Industry status

Kerala budget: Giving plantations industrial status is a welcome decision | Kochi News

By: Shivdas B. Menon
The first comprehensive budget presented by Finance Minister KN Balagopal is not disappointing. He did a lot of homework, realizing the need for support for higher education, industry, tourism, plains and plantation agriculture, etc. All will agree that it is not easy to solve all the problems of the state after the floods of 2018. & 19 and two years of pandemic. Many industries have closed, construction activities have declined, tourists have stopped abruptly, Keralites have lost jobs in Gulf countries, etc.
MSMEs have suffered a lot from the pandemic and they need more help to survive. Some MSME units have benefited from Covid-related loans under credit guarantee schemes. But the repayment period is only three years, and the repayment of all units has already started, but the business has not accelerated, resulting in non-payment. The state government, through the KSIDC, is expected to provide working capital and term loans for a period of 10 years. This will help reduce NPAs and improve job creation.
Agriculture-related industries, including input manufacturing, should be encouraged by introducing start-up projects in agricultural schools. At present, most of the inputs for advanced agriculture, micro-irrigation system and packaging materials are sourced from other states.
Very pleased to see that the Minister of Finance has spent a lot of time with the Minister of Industry P Rajeeve to understand the immediate needs of the plantation sector which is facing a very difficult time. I want to commend Rajeeve for giving plantations industry status. Contrary to previous assurances, the Minister has already formed a plantation committee represented by various associations and he has taken their point of view to study and understand the necessary reforms. This budget will allow polyculture in plantations up to 10% of the land. This promise was also made earlier. Now, the industries are waiting for the implementation of the same by issuing directives to the local authorities so that the plantations do not encounter difficulties.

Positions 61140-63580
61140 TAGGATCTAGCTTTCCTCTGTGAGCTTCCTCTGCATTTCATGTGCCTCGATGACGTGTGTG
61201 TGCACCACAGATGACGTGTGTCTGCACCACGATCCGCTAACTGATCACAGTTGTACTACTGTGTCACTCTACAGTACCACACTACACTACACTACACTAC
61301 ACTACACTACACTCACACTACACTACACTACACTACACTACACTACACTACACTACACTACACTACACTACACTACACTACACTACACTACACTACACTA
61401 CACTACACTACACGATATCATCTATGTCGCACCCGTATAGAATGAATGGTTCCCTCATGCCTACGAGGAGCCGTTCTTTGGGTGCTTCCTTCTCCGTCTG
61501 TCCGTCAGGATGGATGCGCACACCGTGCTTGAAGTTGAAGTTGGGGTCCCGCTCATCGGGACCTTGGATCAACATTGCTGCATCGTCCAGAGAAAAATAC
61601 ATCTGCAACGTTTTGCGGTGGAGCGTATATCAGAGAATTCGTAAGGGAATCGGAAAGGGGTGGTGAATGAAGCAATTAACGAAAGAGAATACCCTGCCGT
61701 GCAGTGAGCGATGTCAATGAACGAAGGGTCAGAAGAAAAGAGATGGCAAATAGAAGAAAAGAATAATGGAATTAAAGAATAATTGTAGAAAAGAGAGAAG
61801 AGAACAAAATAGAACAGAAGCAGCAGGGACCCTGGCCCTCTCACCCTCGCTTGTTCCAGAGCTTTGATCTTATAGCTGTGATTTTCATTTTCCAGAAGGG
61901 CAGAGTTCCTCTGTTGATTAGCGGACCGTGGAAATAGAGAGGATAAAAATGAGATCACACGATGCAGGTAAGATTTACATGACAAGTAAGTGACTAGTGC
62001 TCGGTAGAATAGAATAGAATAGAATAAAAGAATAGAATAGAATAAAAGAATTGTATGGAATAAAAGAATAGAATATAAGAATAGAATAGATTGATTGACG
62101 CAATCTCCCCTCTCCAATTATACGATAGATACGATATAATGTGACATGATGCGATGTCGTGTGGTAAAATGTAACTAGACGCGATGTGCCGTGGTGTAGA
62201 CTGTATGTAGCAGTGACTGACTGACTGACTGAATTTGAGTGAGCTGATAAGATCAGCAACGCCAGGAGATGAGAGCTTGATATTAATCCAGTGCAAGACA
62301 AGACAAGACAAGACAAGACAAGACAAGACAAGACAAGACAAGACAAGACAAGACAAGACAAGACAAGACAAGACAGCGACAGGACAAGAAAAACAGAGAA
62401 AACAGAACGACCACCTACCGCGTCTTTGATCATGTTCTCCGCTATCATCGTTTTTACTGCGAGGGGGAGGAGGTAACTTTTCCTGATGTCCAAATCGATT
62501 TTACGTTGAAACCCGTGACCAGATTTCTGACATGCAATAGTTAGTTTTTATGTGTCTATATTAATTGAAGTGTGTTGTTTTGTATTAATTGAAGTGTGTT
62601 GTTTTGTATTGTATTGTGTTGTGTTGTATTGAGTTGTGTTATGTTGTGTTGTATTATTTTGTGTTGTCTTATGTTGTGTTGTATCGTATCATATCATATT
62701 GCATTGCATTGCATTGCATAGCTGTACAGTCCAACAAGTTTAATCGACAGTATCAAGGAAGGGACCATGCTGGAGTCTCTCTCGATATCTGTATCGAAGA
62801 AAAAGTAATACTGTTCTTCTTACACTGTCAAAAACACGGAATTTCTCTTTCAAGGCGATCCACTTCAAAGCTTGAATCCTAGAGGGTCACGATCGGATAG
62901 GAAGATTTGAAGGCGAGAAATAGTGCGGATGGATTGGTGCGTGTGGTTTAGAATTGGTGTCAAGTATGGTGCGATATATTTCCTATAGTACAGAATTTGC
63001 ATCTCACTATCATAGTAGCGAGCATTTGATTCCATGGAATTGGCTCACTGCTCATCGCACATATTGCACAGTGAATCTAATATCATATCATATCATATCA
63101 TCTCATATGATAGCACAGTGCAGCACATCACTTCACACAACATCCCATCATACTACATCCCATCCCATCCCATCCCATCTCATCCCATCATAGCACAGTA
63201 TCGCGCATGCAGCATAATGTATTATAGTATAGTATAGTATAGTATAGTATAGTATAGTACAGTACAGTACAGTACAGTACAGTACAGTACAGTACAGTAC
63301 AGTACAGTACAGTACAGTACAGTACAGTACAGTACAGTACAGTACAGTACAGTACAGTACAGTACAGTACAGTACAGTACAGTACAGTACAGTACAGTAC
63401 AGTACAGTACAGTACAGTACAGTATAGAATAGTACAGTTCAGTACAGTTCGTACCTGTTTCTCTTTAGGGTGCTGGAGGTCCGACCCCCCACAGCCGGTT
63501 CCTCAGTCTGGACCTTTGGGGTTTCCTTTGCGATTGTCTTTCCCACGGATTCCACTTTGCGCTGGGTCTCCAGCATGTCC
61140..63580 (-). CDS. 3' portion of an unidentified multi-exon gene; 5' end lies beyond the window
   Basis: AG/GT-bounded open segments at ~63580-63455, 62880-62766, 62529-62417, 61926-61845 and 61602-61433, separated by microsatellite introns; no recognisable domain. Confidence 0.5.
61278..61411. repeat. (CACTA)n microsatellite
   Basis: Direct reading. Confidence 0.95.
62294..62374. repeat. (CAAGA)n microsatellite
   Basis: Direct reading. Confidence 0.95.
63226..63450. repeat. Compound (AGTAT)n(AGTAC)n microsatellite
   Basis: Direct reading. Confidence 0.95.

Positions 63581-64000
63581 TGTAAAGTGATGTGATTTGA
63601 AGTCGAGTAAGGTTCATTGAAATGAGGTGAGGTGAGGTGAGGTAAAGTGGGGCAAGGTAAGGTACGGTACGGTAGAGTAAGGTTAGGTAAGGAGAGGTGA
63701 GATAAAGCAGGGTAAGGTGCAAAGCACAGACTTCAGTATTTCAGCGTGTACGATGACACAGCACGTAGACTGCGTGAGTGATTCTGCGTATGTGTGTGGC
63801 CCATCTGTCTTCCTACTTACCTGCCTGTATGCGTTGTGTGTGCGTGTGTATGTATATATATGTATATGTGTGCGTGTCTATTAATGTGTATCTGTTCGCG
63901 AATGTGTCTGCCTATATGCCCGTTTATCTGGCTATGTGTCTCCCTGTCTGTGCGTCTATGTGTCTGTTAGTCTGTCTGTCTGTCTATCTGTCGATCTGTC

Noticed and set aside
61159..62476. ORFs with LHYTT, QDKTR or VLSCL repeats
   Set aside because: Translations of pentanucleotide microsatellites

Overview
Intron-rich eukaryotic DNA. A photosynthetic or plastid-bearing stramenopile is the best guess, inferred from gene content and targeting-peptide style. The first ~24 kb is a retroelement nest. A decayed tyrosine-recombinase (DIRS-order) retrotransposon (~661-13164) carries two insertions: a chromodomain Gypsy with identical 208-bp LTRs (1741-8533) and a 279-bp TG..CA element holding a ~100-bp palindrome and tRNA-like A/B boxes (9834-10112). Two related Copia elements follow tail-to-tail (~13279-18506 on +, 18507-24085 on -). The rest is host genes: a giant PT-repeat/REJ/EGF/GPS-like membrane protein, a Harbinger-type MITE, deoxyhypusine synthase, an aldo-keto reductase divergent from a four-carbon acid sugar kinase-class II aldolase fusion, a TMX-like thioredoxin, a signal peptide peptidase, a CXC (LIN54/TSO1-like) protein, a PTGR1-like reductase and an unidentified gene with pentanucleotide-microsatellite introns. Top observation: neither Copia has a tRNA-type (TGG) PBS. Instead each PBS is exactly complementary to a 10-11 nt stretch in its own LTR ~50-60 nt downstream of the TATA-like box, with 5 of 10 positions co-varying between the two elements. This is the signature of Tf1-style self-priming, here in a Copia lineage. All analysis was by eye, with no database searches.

The government may need to see how plantations can enter into joint ventures (JVs) with supply companies, as investing in new crops can be difficult for cash-strapped plantations. Major reforms in the immediate future will not only help the plantation companies that were once profitable and will be a major revenue for the state.
The finance minister has allocated Rs 2 crore for bringing in global experts. The government has signed memorandums of understanding for “centres of excellence” with the Dutch government. This arrangement should be utilized when inviting floriculture/horticulture experts from Holland. Some Dutch companies may be interested in investments/JVs with plantation companies.
Agricultural sector
This budget allocated a reasonably large amount to agricultural projects such as support for paddy cultivation, jackfruit, vegetable cultivation, development of coconut, cashew, etc. Although the agents of the Department of Agriculture are good and committed, they need training from Israeli experts for high technology. cultivation. Agriculture should also be granted industrial status like plantations, as this would certainly bring better concentration in this sector. The overall allocation for agriculture is around Rs 900 crore, which may not be enough unless outside investment is encouraged in plantations and also in field crops.
One exciting thing I can see in this budget is that the minister mentions the PPP model in different projects including a food processing park (Cial model) funded by KIIFB.
Apart from using global experts for different projects, I also want to suggest bringing in experts from our private sector.
(Shivdas B Menon is former Chairman, CII-Kerala & MD Sterling Farm Research & Services Pvt Ltd)